July 29, 2020

What Employers Should Do If an Employee Makes a Racist Statement Online

Given renewed national attention on issues of racial equity and justice, employees and customers might be more inclined to report incidents of racism they witness in person or on the internet. In this article, we cover some recommended practices for employers if they receive a report that an employee has made a racist statement online.

Don’t ignore it
We recommend responding to the report, whether it’s made by an employee, customer, or vendor. Not responding could lead to an escalation of the situation. First, the offending post might be shared widely and result in additional pressure on you to take action. Second, not responding right away (or after additional complaints) could lead people to believe that you don’t take racism seriously, harming the company’s reputation. Third, and arguably most importantly, if an employee is making racist statements outside of work, they may also be making them at work, which could damage your efforts to create a respectful and inclusive workplace, and ultimately result in a complaint. For these reasons, it’s best to take action right away. We do not, however, generally recommend monitoring the social media activity of your employers, which may be perceived as an invasion of privacy and may expose you to protected information about employees (e.g., their membership in a protected class).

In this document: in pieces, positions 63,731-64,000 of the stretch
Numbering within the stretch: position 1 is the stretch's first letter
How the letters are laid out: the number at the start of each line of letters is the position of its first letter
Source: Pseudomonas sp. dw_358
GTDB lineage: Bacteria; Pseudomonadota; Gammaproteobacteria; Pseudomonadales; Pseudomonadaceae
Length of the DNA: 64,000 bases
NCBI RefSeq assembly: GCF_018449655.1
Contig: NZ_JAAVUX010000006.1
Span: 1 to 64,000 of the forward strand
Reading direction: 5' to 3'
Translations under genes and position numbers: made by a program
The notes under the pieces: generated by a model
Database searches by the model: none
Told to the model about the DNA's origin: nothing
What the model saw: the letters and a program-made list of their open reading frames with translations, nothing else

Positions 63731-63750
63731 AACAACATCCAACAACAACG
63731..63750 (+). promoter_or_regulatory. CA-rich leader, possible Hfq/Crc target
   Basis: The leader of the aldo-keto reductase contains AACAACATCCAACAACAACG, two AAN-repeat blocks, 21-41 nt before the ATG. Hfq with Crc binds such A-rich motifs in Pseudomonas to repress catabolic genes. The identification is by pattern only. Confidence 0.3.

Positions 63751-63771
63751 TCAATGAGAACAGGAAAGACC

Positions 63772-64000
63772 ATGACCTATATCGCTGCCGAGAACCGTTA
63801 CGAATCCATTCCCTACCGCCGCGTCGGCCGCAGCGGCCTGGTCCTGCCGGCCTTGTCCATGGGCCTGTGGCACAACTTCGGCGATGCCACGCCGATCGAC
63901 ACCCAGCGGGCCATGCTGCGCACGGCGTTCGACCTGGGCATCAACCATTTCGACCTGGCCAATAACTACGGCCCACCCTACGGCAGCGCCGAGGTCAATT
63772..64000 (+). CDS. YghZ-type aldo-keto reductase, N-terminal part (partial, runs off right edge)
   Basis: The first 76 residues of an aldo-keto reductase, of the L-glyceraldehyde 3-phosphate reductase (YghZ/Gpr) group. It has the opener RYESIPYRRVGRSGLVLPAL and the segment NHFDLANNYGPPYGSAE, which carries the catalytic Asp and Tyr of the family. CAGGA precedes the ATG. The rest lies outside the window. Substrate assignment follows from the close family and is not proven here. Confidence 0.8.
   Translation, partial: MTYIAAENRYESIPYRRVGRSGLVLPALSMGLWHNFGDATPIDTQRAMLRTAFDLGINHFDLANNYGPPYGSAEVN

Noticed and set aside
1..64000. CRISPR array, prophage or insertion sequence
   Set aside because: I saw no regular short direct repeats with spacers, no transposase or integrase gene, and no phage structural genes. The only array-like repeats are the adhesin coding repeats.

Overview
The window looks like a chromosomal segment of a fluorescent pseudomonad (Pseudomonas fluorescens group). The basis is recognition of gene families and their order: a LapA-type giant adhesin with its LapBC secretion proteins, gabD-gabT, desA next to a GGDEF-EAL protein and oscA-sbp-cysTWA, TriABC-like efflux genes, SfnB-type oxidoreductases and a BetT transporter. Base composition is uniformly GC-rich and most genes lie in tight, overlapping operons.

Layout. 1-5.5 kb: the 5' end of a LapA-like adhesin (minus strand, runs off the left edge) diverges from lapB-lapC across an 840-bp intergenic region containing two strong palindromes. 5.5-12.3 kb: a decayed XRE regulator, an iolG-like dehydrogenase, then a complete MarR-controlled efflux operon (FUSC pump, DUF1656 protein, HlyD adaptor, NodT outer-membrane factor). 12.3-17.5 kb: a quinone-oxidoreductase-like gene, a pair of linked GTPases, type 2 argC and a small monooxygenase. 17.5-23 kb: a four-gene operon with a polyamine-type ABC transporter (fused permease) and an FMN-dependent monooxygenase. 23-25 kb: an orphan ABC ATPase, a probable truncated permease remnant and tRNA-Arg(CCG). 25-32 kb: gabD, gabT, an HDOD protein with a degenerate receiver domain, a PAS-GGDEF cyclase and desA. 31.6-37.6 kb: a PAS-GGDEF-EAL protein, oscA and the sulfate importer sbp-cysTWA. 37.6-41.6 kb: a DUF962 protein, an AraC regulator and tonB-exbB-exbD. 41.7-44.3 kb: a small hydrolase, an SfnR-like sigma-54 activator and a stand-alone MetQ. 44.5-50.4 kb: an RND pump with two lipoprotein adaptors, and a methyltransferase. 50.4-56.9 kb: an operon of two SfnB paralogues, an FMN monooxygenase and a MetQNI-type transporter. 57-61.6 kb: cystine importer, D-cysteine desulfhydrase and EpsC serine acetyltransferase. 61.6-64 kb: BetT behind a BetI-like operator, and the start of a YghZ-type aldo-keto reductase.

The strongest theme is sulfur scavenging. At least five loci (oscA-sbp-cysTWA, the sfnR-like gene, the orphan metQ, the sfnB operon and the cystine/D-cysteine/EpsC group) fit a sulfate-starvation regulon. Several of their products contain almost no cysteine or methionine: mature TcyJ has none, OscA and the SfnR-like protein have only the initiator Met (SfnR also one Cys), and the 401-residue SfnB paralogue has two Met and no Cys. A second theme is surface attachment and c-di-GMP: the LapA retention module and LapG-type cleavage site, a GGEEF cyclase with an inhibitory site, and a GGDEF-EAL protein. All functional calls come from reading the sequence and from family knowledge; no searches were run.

Investigate promptly
Inform the person who reported the statement that you will investigate the situation. From there, review the details of the comment, confirm it is actually your employee, consider the severity of their message, and evaluate whether or not it could be considered a violation of your harassment or discrimination policy. Assuming that the statement goes against your company’s policies, meet with the employee to explain your concerns and inform them of your decision regarding the consequences of their post.

Our general recommendation is to take action in proportion to the severity of the statement. If it’s something they would have been terminated for had they said it in the workplace, termination should be considered. If less severe, you might want to consider a formal warning or requiring an employee to attend anti-discrimination training.

Laws to keep in mind
Section 7 of the NLRA protects employees when discussing the terms and conditions of employment. This includes, for example, wages, hours, and treatment from management. If the statement you’re investigating was not related to work, then it is not protected by Section 7.

Some states have employment protections for lawful off-duty conduct or political affiliations. These don’t prevent you from disciplining an employee for racist speech, but they do make it important that you be able to show (and explain to the employee) that their off-duty post violated your policies. Discipline and termination always come with some risk, but you can reduce that risk by having documentation that shows the legitimate business reason for the discipline or termination.

The First Amendment to the US Constitution does not protect employee speech in private-sector workplaces. In other words, unless you’re a public agency, the First Amendment is not relevant at work.

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